usual phrase: “Buy more war bonds.”
Most American ads do their duty in raising American war morale
with this phrase. The firms using the phrase are usually those
whose goods are not scarce. They have less to fear from the competition.
America has plenty of room for whisky, suspenders, hair coloring
products or pens. Things are different for the companies that
have shifted to war production. They include the automobile industry,
the photographic industry, the electrical industry, and other
such areas. If they want to advertise to their publics today,
they have to use entirely different methods. The earlier goal
of advertising, fighting off the competition, makes no sense
today. What good would it do General Motors to claim its cars
were better than Fordís when neither is producing civilian vehicles?
The big advertisers now have new found freedom. They use it to
reach deep into the feelings of the average American.
The new creative freedom has had remarkable results. The Nash Company,
which normally manufactures cars and cooling equipment, pays a lot of money
to pay writers for short stories that demonstrate living Americanism.
Formerly the talk was of streamlining and independent suspension. Now
they talk of worship services in the jungle. We reproduce the ad here,
since one seldom has the opportunity to see so concentrated a display
of the American mentality. This combination of sentimental hero worship,
religious prattle, kitschified family loyalty, and national vainglory is
aimed at every possible emotion. It may be aimed at the emotions, but
one has to grant that no real soldier would put such words on paper.
Everything that would show up in a war correspondentís report ends up
in these ads, though in a different form. It is certainly true that an
American soldier has sought to carry his wounded comrade away from the
front line, or that another has made a brave attack with a flame-thrower.
Certainly many have done their duty here and there. But when their deeds
are reported in so kitschified a manner, it is intolerable. “Hear,
America! Open your hearts, women and daughters! Open your wallets, fathers!
Give your blood, brothers and sisters ... give your work. Then you will
have the freedom, the country and the future you want when you come back
home.” And along with this supposed bombast of an American soldier
we find business news: “Here at Nash Kelvinator we are building motors
for naval aircraft, etc.”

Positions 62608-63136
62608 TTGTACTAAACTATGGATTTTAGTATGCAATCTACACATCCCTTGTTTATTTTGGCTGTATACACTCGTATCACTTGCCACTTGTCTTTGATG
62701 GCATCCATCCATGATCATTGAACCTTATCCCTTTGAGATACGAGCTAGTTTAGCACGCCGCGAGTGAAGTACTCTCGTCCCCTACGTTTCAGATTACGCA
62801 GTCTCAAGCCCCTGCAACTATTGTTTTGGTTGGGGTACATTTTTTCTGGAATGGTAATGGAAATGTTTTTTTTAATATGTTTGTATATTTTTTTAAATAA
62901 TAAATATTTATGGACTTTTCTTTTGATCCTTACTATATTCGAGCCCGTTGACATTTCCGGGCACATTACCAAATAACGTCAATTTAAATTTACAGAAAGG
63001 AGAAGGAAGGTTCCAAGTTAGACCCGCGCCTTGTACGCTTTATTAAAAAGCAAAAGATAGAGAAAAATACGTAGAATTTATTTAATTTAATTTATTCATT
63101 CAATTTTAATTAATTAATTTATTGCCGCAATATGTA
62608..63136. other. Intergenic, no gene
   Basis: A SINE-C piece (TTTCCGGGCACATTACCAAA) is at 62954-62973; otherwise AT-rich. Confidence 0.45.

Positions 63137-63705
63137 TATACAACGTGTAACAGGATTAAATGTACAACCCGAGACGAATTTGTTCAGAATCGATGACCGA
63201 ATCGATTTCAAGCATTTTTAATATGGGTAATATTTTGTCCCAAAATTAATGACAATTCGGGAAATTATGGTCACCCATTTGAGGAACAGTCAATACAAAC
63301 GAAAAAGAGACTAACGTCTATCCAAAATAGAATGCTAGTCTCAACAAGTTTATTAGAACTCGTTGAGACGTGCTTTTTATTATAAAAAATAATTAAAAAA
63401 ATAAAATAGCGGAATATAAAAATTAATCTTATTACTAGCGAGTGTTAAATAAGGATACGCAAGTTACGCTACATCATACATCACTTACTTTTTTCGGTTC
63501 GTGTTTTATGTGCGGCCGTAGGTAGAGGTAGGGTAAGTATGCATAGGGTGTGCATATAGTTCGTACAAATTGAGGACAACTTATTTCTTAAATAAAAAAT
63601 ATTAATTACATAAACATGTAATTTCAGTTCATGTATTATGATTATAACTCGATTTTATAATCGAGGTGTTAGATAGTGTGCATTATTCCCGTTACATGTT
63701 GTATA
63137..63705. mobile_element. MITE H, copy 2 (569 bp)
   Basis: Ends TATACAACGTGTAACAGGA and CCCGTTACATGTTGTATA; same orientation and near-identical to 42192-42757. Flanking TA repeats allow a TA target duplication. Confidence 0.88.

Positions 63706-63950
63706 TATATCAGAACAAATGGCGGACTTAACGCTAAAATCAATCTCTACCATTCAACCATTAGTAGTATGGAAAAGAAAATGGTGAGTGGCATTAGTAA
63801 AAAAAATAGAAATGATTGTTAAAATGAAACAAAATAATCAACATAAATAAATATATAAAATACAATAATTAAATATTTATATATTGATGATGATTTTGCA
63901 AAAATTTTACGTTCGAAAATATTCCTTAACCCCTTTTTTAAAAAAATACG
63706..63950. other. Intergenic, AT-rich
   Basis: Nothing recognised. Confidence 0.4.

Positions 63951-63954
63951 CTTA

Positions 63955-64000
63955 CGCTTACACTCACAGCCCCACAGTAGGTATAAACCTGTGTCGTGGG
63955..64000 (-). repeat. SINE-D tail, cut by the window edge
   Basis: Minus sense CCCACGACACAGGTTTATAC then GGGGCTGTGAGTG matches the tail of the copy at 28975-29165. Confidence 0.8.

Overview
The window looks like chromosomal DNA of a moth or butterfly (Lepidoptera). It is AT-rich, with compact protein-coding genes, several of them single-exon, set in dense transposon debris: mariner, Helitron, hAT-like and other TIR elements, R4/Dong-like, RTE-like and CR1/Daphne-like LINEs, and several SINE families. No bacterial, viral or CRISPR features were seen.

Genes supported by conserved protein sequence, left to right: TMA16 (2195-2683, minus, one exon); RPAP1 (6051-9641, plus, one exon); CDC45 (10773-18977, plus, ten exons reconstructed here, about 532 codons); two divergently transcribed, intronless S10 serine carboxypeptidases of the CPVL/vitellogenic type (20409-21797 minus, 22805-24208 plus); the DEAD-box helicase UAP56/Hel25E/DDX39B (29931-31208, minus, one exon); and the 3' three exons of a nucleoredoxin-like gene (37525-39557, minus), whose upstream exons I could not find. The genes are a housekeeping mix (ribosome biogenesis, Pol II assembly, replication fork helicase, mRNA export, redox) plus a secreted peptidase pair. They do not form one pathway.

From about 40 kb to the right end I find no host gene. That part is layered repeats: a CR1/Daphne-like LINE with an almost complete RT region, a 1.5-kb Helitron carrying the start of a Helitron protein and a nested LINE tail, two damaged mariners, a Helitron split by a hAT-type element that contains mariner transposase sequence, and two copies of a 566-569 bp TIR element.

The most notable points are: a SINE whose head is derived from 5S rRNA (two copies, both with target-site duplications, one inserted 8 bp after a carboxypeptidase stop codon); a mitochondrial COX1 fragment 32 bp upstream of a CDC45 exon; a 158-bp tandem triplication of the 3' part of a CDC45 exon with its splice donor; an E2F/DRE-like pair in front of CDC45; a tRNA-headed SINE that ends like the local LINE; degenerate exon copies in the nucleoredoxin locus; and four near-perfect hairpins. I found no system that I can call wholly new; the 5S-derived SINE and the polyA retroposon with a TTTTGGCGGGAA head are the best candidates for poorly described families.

The American press has never been too fussy when it came to
choosing its methods of reaching the instincts of the masses.
The less of the spirit of the daring pioneers of the early years
of American history remained, the easier life became through
technological progress. The more the spiritual and psychic nature
of the people reached a comfortable average, the greater was
the longing for the extraordinary, for heroes of every sort.
They took these heroes wherever they found them. The American
public liked Capone as much as Lindbergh, Joe Louis as much as
a Hollywood star who had been divorced five times. Crime has
become a central part of the American media. It is hard to imagine
an American magazine without a “photo crime,” without
a spouse murder, a child kidnapping, or a gangster attack. The
attention paid to the most gruesome aspects of such cases would
make no sense were there not a sadistic streak in the broad American
public, which is shown by the reality of lynch justice as well
as by pictures of every possible crime.
proof of the deep-rootedness of such instincts is proven by official
propaganda, which claims to be superior to other advertising,
but still is unable to dispense with the proper dose of horror.
One of a series of ads for war bonds shows the shattered and
half-decayed body of an American soldier on some battlefield.
The caption reads: “No one expects that he will join in
the Fifth War Bond Drive.” The American bond drive is not
going so poorly that the government was forced to use its heaviest
guns. No, this type of approach is only explicable if one understands
the mass psychology of the American public, which among other
things proves to us that more than an ocean lies between that
part of the world and Europe.
There is a picture of a pair of shorts with a patch. The caption says
that during war, one should be sure one really needs something before
buying it. Now, one can patch or darn or otherwise use a pair of shorts.
These are perfectly reasonable suggestions. The viewer receives a simple
argument about how such a pair of shorts looks. This pair of shorts is
something of a modest sign in the midst of the bombastic flood of somewhat
hysterical advertising to remind people that everything has two sides.
Only a small minority is still able to think this way. That shows not
only that there are a few individuals who have escaped the herd instinct
of such frightening uniformity, but provides a counter-example to the
sentiments that one writer expressed in one of the best examples of American
advertising: “We are the greatest nation in the world. Our government
is the best. We are the model of human religion, faith, and morality. We
are the best soldiers the world has ever seen. We are the smartest and
freest nation, and the best developed socially.” An old pair of
shorts is easier to deal with than such a spirit: the shorts, at least,
are still usable.
[Page copyright © 1999 by Randall Bytwerk.